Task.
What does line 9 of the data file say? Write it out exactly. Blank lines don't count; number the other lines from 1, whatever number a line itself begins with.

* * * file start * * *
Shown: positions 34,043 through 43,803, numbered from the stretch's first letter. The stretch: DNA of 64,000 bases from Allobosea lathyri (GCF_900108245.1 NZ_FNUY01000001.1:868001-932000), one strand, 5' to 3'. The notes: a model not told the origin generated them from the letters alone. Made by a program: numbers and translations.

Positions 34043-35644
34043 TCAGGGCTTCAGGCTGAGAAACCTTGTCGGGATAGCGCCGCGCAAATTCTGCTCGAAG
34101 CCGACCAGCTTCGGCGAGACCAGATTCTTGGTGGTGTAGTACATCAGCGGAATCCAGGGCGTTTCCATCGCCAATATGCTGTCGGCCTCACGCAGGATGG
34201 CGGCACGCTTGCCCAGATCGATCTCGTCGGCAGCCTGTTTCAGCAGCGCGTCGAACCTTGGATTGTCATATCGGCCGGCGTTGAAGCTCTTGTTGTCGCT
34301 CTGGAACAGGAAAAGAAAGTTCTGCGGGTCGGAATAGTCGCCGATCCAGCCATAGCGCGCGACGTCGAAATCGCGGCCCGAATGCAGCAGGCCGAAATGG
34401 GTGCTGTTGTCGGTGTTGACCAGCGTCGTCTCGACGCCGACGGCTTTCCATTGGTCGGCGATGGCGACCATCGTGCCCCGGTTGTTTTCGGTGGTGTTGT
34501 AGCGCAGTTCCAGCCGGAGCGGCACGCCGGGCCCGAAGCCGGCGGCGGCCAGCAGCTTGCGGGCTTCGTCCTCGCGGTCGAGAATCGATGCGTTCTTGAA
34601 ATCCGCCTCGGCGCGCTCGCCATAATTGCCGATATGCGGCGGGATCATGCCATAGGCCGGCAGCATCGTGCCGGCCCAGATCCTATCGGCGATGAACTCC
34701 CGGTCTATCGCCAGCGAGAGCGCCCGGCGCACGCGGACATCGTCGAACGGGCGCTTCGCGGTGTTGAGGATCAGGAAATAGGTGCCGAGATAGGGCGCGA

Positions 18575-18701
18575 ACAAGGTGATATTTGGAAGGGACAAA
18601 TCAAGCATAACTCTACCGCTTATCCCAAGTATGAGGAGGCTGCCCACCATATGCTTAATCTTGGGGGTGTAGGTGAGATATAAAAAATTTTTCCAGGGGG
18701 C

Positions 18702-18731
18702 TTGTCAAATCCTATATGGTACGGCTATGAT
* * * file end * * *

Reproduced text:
34601 ATCCGCCTCGGCGCGCTCGCCATAATTGCCGATATGCGGCGGGATCATGCCATAGGCCGGCAGCATCGTGCCGGCCCAGATCCTATCGGCGATGAACTCC